Archuleta County marked a major milestone in its financial history Tuesday when the board of county commissioners and staff received the organization’s 2008 audit without a disclaimed opinion and well before the state imposed a property tax freeze — a penalty reserved for those agencies who submit their audits after the state deadline.
“This is probably the first time in a lot of years that financial statements have been ready this early,” said Karla Willschau, auditor and certified public accountant with Wall, Smith, Bateman & Associates.
“This is an unqualified opinion, and you haven’t seen that opinion in a few years,” Willschau added.
During the last three years, the county suffered disclaimed audits in 2005 and 2006, and a qualified audit in 2007.
A disclaimed audit is reserved only for those organizations in the worst financial situations, while a qualified audit means the organization faces serious troubles in a variety of areas.
Archuleta County Finance Director Don Warn said a disclaimed audit occurs when “the financial statements are so unreliable that auditors can’t express an opinion on them.”
Although Willschau lauded county staff for their monumental achievements in cleaning up the ledgers and instituting policies and procedures that have helped put the county back on track, the 2008 audit depicts an agency still hamstrung by it’s 2007 financial meltdown.
That said, the 2008 audit shows a series of negative fund balances— $1.38 million in road and bridge, $618,072 in human services, $2.1 million in the airport fund and $53,750 in the fair board fund — and problems with accounting for dollars in the human services department, interest earned on federal dollars for airport improvement grants and troubles obtaining source documents in the treasurer’s office in 2009.
Warn said the source document troubles were linked directly to challenges with the treasurer’s winter 2009 software conversion project.
In regard to the negative fund balance issue, Archuleta County Finance Director Don Warn said, “The only way to fix negative fund balances is to build reserves, and that takes time.”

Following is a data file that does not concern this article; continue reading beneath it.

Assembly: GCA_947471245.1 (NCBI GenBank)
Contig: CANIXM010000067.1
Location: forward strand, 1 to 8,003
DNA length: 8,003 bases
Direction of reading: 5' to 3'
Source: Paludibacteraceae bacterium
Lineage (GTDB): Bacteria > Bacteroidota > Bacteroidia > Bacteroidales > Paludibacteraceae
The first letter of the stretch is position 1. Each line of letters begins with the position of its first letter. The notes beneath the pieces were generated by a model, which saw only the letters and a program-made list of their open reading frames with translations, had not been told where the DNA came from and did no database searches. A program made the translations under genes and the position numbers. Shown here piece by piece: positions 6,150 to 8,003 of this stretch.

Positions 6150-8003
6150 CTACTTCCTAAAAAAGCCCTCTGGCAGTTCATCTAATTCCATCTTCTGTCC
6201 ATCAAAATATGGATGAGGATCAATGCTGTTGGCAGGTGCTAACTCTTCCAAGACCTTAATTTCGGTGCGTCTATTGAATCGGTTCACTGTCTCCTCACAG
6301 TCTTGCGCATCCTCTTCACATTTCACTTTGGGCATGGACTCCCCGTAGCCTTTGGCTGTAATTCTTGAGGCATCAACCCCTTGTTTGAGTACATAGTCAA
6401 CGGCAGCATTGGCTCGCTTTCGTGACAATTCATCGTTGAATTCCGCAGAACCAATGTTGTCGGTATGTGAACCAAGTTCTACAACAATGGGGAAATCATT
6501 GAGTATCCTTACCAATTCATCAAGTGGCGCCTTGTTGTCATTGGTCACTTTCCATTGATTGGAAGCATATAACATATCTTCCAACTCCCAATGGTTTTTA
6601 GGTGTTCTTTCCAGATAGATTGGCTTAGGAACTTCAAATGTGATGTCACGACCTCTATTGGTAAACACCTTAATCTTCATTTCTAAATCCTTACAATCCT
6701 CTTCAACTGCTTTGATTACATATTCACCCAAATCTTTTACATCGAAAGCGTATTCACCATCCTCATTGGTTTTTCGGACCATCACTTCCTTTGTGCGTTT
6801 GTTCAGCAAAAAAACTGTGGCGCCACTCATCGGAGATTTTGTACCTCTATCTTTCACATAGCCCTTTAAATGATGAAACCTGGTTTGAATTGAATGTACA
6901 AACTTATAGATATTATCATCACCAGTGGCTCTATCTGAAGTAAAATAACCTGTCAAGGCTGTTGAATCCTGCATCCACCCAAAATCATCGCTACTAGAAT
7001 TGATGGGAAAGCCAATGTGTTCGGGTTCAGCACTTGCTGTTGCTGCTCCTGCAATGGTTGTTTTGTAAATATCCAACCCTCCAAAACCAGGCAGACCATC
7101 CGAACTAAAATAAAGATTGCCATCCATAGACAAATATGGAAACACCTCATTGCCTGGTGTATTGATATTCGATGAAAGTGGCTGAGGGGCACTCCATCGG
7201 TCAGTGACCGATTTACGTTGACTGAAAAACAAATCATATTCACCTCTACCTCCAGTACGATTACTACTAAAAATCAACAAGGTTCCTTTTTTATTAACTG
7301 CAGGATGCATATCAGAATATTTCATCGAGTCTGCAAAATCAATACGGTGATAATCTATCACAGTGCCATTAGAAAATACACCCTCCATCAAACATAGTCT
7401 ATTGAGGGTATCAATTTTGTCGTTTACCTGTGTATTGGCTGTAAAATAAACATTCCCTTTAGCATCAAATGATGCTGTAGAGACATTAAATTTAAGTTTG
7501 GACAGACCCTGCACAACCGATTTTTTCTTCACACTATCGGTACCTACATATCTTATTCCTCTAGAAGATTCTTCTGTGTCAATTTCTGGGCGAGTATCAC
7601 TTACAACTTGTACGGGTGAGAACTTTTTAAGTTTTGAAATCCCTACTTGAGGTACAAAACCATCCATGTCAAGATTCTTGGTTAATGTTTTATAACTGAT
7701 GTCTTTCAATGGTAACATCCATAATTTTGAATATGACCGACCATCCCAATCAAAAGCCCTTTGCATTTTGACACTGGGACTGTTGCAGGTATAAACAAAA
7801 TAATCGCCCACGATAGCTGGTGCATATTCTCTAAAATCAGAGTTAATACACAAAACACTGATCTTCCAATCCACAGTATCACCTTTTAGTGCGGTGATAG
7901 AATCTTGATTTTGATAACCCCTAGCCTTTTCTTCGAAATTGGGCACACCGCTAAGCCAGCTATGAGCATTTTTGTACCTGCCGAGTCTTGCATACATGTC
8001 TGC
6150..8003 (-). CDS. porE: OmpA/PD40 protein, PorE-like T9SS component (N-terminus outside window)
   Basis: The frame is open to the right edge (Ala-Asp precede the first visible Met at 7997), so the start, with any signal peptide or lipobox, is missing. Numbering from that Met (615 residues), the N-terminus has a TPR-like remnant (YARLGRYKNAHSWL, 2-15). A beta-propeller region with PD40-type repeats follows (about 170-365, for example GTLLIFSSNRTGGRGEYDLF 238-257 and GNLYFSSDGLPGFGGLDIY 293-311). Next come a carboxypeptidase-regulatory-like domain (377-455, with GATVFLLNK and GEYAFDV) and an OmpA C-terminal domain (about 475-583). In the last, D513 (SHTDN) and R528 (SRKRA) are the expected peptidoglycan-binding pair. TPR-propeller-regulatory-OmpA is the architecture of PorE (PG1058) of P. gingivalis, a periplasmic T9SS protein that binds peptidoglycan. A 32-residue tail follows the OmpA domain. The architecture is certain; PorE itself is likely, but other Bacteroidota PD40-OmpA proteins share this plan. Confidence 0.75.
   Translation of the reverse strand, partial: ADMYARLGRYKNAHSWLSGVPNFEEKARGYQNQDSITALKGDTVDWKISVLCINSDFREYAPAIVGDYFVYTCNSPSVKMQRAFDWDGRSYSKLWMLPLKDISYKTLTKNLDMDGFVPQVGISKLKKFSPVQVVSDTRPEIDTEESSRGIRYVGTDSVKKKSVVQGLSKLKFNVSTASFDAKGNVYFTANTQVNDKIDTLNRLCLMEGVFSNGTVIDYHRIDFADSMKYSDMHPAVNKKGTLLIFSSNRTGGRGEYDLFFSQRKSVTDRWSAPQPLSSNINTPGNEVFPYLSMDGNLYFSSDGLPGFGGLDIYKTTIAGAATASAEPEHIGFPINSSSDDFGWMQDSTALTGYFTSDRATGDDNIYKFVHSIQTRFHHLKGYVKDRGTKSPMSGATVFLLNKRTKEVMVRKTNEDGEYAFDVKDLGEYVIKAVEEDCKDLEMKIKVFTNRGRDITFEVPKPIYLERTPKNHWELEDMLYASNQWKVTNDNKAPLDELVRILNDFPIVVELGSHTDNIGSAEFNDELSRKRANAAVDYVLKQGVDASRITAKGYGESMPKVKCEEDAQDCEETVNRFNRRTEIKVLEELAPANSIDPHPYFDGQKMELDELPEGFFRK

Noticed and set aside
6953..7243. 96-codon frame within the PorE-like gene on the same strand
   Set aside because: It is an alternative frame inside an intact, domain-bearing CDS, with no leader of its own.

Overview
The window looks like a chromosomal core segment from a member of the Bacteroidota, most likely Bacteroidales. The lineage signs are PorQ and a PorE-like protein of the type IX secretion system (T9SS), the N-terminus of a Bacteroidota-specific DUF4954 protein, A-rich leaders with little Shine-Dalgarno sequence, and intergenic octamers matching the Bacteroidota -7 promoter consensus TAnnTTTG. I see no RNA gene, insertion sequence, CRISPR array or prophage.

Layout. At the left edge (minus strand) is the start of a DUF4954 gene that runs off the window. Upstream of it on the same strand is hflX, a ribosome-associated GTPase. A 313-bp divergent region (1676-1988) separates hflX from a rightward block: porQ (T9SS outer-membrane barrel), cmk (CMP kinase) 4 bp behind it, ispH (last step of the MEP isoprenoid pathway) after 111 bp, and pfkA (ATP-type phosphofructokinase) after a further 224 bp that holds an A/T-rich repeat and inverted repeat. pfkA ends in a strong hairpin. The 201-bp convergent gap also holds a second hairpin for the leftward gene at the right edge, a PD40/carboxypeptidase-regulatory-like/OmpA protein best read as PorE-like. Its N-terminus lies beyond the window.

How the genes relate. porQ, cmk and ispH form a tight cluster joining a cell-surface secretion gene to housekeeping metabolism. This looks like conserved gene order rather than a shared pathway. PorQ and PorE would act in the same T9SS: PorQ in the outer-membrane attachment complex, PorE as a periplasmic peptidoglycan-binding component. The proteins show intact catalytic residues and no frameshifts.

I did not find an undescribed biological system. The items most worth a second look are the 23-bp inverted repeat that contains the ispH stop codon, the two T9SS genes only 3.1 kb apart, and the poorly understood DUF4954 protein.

Nevertheless, and in a another major operational shift, Warn said the county appears poised to bank nearly $200,000 in reserves for the General Fund by year’s end, and that, just 18 months after the county teetered on bankruptcy.
Despite said challenges, Willschau noted a key difference between Archuleta just three or four years ago, and Archuleta County today: Archuleta County staff is well aware of its financial issues, has taken aggressive proactive steps to fix problems, and most importantly, county finance staff knows the organization’s financial position on almost any given day.
“A lot of action has been taken in 2009 to rectify what happened in 2008. You have gone from one of our most difficult clients to one of our best — as far as accounting knowledge goes,” Willschau said. “For Don to be able to stand up here and tell you where you are as of July 31, that is significant. I think that is a really great step for the county.”
By contrast, in the past Willschau told the commissioners, “You didn’t even know what your cash was.”
In order to solve two of the challenges listed in the audit, Willschau encouraged staff to continue working toward instituting “a complete system of internal controls to prevent and detect financial misstatements.”
In addition, she suggested continued use of outside consultants to ensure timely and accurate accounting in the human services department.
“It was an ongoing problem in human services. The accounting just wasn’t quite right,” Willschau said.
In fact, it was those troubles in human services that ultimately led to the county’s missed audit deadline of July 31.
With the missed July 31 deadline, the county asked for, and received, an extension to Sept. 30.
Warn said the county’s audit will be submitted to the state auditor’s office before the end of August.